Sanchez was charged with possession with the intent to distribute more than 100 kilograms of marijuana. Sanchez moved to suppress the admission of the marijuana, arguing it was the product of an illegal search. The district court denied Sanchez's motion, holding that A.L. voluntarily consented to the home visit, and she had actual and apparent authority to do so. While the court concluded the officers did not have reasonable cause to search the clothes hamper, it found that the officers would have discovered the marijuana in the garage as part of the home visit, and that discovery would have given them reasonable cause to conduct a warrantless search of the rest of the house under the terms of the probation order.
After his motion to suppress failed, Sanchez pleaded guilty but reserved his right to appeal the district court's suppression ruling. This appeal followed.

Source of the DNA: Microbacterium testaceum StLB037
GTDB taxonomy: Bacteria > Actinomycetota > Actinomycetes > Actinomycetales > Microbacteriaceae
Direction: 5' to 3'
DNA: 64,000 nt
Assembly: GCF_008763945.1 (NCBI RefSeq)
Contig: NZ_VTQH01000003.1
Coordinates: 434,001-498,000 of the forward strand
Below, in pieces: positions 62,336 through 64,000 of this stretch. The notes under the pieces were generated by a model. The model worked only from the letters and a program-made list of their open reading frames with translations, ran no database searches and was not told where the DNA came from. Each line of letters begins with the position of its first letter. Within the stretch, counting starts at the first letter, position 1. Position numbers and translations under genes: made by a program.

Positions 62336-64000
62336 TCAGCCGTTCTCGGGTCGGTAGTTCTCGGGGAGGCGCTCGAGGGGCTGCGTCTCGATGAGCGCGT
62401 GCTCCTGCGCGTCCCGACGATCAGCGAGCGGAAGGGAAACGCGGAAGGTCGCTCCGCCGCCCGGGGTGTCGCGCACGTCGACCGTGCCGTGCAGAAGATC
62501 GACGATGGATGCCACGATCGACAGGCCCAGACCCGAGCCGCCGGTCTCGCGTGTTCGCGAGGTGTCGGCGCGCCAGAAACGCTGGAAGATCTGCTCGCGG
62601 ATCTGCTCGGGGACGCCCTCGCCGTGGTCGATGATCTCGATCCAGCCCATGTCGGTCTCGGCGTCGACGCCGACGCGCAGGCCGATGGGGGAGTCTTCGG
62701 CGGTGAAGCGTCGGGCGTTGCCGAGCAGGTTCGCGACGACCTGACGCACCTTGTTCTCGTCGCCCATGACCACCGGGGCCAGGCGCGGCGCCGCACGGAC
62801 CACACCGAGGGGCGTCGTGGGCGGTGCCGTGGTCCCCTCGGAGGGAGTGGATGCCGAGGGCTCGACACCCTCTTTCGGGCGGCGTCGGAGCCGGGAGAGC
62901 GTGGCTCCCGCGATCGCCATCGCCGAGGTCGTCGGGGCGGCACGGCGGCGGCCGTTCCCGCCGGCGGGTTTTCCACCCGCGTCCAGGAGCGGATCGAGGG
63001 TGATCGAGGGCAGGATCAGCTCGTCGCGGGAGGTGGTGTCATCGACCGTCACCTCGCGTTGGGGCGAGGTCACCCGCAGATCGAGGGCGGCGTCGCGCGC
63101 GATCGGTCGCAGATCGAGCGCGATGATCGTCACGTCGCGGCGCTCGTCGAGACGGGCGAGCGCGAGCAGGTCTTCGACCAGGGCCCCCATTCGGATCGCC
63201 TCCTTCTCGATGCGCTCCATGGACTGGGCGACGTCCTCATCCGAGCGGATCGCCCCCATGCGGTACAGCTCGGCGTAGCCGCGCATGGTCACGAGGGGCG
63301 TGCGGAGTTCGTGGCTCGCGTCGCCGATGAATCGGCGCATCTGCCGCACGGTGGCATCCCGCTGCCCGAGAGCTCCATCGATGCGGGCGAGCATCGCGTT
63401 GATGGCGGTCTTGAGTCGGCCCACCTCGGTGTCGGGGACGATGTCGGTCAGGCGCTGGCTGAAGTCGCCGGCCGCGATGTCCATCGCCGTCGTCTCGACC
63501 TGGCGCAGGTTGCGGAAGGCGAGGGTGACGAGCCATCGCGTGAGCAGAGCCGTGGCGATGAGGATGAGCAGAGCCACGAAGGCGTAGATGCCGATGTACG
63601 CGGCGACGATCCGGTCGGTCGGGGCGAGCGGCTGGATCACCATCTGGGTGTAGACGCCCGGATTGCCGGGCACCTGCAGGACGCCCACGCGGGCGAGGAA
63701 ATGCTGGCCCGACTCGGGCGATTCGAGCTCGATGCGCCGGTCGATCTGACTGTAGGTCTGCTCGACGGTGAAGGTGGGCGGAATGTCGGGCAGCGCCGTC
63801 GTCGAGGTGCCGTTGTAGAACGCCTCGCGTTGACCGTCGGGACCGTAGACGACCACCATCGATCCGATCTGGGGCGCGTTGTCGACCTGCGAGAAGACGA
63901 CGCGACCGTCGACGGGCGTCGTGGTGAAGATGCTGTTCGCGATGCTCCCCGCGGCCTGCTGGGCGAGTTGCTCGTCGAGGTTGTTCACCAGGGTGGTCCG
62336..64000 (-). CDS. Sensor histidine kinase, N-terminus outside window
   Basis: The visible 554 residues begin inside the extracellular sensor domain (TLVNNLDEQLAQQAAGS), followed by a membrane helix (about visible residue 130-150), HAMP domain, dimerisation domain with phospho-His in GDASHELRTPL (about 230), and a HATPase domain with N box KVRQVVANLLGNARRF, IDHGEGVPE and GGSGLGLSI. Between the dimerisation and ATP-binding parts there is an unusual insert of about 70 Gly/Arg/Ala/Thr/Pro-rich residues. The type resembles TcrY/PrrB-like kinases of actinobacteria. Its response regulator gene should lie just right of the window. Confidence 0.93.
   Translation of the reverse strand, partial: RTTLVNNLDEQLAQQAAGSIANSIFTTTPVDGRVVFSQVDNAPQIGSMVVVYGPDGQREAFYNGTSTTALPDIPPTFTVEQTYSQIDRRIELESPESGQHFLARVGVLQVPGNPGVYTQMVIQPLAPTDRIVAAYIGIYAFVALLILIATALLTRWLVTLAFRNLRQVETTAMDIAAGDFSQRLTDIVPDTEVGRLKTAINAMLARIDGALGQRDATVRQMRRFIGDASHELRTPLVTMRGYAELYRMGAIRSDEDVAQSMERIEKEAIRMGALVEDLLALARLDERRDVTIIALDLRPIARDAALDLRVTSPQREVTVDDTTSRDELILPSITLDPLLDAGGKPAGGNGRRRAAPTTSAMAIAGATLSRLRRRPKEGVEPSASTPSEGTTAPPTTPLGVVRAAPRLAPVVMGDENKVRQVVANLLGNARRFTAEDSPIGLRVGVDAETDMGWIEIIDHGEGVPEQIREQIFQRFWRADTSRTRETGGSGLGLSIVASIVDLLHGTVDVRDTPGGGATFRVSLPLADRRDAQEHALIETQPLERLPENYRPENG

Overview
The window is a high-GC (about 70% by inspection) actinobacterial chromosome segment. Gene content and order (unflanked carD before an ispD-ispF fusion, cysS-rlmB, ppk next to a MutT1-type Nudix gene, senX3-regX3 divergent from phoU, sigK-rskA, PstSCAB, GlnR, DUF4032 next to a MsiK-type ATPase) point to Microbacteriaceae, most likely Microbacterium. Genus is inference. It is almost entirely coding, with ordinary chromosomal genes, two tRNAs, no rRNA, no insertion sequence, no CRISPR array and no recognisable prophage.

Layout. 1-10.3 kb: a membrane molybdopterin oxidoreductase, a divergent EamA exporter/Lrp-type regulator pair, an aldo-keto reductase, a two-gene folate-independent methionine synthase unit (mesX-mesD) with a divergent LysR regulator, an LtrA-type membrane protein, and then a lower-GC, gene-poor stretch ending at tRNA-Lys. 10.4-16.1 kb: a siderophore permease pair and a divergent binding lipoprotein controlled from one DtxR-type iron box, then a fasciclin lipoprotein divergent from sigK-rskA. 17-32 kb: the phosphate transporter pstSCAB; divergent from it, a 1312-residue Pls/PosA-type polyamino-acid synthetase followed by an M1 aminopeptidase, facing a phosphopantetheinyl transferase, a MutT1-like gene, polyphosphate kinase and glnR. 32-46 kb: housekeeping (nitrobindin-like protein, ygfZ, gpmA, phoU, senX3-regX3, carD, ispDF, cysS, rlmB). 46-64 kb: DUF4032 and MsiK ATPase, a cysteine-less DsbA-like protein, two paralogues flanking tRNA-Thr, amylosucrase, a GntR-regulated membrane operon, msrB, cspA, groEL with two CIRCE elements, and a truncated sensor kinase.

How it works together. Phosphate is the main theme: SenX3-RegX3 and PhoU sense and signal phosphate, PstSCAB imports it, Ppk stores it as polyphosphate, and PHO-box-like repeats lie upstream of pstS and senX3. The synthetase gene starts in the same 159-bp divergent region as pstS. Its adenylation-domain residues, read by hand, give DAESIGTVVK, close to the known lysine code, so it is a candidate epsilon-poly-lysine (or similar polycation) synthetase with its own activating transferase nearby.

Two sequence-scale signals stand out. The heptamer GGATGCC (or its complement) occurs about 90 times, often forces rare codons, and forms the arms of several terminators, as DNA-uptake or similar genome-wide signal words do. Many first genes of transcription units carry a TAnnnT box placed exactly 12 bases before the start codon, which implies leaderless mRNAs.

“When reviewing a district court's grant or denial of a motion to suppress, we accept the court's findings of fact unless clearly erroneous and consider the evidence in the light most favorable to the government.” United States v. Pena, 143 F.3d 1363, 1365 (10th Cir.1998). We review the district court's legal conclusions de novo. See United States v. Pettigrew, 468 F.3d 626, 633 (10th Cir.2006).
The district court concluded that A.L.'s consent to the officers' home visit was valid, and her consent would have included the garage.
A. Consent to the Home Visit